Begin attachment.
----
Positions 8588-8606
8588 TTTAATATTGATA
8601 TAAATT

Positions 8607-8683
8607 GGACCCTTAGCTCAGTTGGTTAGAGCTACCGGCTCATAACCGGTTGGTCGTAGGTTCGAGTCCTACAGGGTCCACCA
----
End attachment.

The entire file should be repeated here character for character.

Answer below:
Positions 8588-8606
8588 TTTAATATTGATA
8601 TAAATT

Positions 8607-8683
8607 GGACCCTTAGCTCAGTTGGTTAGAGCTACCGGCTCATAACCGGTTGGTCGTAGGTTCGAGTCCTACAGGGTCCACCA